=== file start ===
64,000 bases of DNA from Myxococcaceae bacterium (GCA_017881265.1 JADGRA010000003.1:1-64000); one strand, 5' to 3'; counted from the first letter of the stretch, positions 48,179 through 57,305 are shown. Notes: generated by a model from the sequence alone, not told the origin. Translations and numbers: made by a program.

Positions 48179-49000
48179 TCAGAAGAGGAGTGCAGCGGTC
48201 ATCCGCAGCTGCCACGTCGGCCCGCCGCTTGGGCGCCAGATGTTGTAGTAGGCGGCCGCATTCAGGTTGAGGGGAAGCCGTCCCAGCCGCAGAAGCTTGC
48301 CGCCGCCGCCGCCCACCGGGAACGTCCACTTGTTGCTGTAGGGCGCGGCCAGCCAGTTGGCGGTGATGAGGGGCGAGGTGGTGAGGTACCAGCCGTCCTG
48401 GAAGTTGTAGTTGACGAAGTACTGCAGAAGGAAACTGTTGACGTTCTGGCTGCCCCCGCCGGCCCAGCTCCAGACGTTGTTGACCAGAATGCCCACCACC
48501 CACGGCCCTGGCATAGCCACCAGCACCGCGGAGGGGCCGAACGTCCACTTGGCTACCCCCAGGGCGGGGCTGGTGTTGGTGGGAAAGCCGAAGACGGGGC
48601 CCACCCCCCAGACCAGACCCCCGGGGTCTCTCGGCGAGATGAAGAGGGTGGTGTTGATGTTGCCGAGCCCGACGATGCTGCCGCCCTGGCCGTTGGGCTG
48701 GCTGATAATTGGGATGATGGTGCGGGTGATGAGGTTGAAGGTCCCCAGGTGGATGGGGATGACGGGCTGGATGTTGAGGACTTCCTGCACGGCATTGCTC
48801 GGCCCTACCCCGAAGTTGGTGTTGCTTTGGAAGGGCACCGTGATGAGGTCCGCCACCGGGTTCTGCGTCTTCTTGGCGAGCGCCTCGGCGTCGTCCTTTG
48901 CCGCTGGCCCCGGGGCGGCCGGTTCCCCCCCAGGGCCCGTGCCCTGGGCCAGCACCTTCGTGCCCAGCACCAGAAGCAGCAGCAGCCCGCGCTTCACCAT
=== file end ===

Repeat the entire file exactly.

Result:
64,000 bases of DNA from Myxococcaceae bacterium (GCA_017881265.1 JADGRA010000003.1:1-64000); one strand, 5' to 3'; counted from the first letter of the stretch, positions 48,179 through 57,305 are shown. Notes: generated by a model from the sequence alone, not told the origin. Translations and numbers: made by a program.

Positions 48179-49000
48179 TCAGAAGAGGAGTGCAGCGGTC
48201 ATCCGCAGCTGCCACGTCGGCCCGCCGCTTGGGCGCCAGATGTTGTAGTAGGCGGCCGCATTCAGGTTGAGGGGAAGCCGTCCCAGCCGCAGAAGCTTGC
48301 CGCCGCCGCCGCCCACCGGGAACGTCCACTTGTTGCTGTAGGGCGCGGCCAGCCAGTTGGCGGTGATGAGGGGCGAGGTGGTGAGGTACCAGCCGTCCTG
48401 GAAGTTGTAGTTGACGAAGTACTGCAGAAGGAAACTGTTGACGTTCTGGCTGCCCCCGCCGGCCCAGCTCCAGACGTTGTTGACCAGAATGCCCACCACC
48501 CACGGCCCTGGCATAGCCACCAGCACCGCGGAGGGGCCGAACGTCCACTTGGCTACCCCCAGGGCGGGGCTGGTGTTGGTGGGAAAGCCGAAGACGGGGC
48601 CCACCCCCCAGACCAGACCCCCGGGGTCTCTCGGCGAGATGAAGAGGGTGGTGTTGATGTTGCCGAGCCCGACGATGCTGCCGCCCTGGCCGTTGGGCTG
48701 GCTGATAATTGGGATGATGGTGCGGGTGATGAGGTTGAAGGTCCCCAGGTGGATGGGGATGACGGGCTGGATGTTGAGGACTTCCTGCACGGCATTGCTC
48801 GGCCCTACCCCGAAGTTGGTGTTGCTTTGGAAGGGCACCGTGATGAGGTCCGCCACCGGGTTCTGCGTCTTCTTGGCGAGCGCCTCGGCGTCGTCCTTTG
48901 CCGCTGGCCCCGGGGCGGCCGGTTCCCCCCCAGGGCCCGTGCCCTGGGCCAGCACCTTCGTGCCCAGCACCAGAAGCAGCAGCAGCCCGCGCTTCACCAT